In September 2017, an Emirates A380 carrying 448 passengers and crew was descending through the nighttime darkness to land at Moscow’s Domodedovo Airport. Nothing unusual about that. What gave this flight a certain edge was that it was just 504ft above the ground and descending at 1,600 feet per minute. It was also over seven nautical miles out of Domodedovo.
Airbus A380 gets as low as 395 feet above the ground
In what the UAE’s General Civil Aviation Authority (GCAA) is classifying as a serious incident, A6-EEZ was operating EK131 from Dubai to Moscow on 10 September 2017. According to the GCAA’s final report into the incident, the aircraft got as low as 395 feet above the ground before the ground-proximity warning system activated, and the crew pulled the plane up.
The report states that A6-EEZ was on a runway 14R ILS approach while on the base leg. Before establishing on the localizer, the plane descended below its cleared altitude of 500 meters QFE. The aircraft was alerted to stop the approach and perform a go-around. It was at this time that the plane was just 395 feet about the ground, and the alerts were activated.
On the second landing attempt, A6-EEZ dropped off the flight management system screens. The Captain selected the UUDD14R waypoint with the direct-to function in the flight management system. This caused the plane to level off at 2,600 feet QNH, and another go-around was performed. The aircraft landed on the third attempt without injury to passengers or crew.
It was found that in the first approach, there was poor communication between the flight crew and that they erred by believing that the plane would capture the three-degree glideslope from above. Having carried out the glide interception from above procedure, one of the pilots focused on the horizontal position of the aircraft to establish on the localizer. Neither pilot had a correct awareness of the aircraft’s vertical position. Consequently, A6-EEZ was descending below its cleared altitude.
On the second approach, the investigation found other issues. There was no flight plan on the navigation display. After the first go-around, the flight management system was not reconfigured by re-sequencing the flight plan as per standard operating procedures. There was also aircraft oscillation around the localizer course. This caused the pilots to select the waypoint using the DIR TO function.
The investigation notes several contributing factors
The GCAA’s investigation found the following issues were contributing factors. The first was the co-pilot’s belief that radar control might not provide them with vectors to intercept the localizer at an angle of 45 degrees or less when the plane was on its base leg. Second, the glide interception from above procedure was underway before the aircraft had established on the ILS localizer for runway 14R.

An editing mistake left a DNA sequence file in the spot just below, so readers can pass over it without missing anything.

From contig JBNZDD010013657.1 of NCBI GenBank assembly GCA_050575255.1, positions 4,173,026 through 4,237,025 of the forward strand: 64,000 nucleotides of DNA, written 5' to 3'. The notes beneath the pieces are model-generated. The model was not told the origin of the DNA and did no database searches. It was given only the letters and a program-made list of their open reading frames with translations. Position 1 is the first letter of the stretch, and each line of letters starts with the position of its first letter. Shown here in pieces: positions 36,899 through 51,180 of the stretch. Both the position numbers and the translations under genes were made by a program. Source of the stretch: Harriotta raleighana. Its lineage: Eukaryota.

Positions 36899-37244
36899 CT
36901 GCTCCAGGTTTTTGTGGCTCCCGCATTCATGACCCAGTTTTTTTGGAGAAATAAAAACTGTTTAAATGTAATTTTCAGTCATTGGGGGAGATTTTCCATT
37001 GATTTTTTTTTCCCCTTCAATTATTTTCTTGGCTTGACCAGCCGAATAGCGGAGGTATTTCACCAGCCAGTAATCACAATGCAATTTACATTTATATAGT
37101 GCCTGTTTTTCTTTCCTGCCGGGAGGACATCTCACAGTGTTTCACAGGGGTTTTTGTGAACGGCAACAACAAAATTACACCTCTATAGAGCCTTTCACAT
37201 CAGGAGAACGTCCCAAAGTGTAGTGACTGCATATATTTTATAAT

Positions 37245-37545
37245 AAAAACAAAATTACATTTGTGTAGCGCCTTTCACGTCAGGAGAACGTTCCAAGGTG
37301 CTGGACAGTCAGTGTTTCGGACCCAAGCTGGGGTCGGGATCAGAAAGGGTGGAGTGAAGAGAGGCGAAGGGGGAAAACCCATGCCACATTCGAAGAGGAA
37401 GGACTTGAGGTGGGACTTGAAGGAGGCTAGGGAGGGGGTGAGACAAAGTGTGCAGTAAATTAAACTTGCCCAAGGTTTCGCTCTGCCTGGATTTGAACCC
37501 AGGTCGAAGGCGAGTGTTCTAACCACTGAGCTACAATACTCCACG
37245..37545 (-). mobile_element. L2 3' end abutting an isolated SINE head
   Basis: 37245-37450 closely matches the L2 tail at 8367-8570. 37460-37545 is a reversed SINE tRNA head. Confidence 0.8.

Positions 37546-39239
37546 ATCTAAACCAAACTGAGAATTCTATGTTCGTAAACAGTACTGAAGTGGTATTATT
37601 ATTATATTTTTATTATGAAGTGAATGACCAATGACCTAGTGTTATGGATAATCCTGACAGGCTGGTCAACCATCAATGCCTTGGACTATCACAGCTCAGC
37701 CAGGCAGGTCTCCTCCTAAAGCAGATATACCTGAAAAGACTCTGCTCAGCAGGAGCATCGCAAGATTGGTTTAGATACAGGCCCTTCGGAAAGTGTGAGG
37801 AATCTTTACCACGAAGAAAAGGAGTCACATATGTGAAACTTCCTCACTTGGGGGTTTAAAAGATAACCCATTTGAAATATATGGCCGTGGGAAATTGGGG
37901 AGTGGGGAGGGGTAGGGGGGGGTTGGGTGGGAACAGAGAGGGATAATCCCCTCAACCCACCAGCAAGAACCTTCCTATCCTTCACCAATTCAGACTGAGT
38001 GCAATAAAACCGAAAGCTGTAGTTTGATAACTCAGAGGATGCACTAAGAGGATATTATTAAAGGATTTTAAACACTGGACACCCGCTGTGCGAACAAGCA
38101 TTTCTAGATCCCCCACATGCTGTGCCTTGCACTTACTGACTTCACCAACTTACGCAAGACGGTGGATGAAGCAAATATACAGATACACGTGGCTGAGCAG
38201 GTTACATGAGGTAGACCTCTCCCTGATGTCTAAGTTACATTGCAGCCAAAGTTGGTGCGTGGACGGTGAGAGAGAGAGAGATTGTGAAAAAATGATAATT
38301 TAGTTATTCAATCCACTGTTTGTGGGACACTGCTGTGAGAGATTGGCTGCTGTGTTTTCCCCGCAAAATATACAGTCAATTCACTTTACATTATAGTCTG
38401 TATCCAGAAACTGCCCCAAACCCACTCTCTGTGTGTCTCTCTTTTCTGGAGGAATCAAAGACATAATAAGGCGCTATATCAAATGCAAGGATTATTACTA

Third, between performing the glide interception from above procedure and the go-around, the plane’s position was initially outside the azimuthal coverage of the ILS glideslope signal. When the aircraft was within coverage, it was outside the elevation coverage of the glideslope signal. As a result, the displayed glideslope deviation indications were incorrect.
Fourth, before performing the first glide slope interception from above procedure, the crew’s false representation of the aircraft’s position led them to believe that they were being vectored to a tight approach and that the plane would capture the glideslope from above.
As a result, the pilot referred only to the glideslope deviation indication to establish the aircraft’s vertical position rather than considering other indicators such as pressure altitude, vertical, and navigation displays. It also caused the pilot to drop below the cleared height and to modify the ATC vector headings.
Fourth, there was some criticism of the radar controller’s language as non-standard considering the urgency of the situation.
On the second approach, a real-time computer issue caused an automatic reset of FMS1. When that was complete, the pilots did not reconfigure the flight management system by inputting the runway 14R ILS approach. The pilots did not believe their doing so would jeopardize the capture of the localizer by the automatic flight system.
The Emirates response to the incident
As a result of the incident, Emirates has taken the following steps.
First, they have reviewed the procedure to intercept the glideslope from above and current differences between fleets. Emirates is harmonizing the procedure and aligning it with the best industry practice.
Second, a new flight safety update was published in 2018. This update makes crew aware of the problems of using ILS outside the certified envelope.
Finally, additional and recurrent training is now provided to crews to highlight awareness of the issue.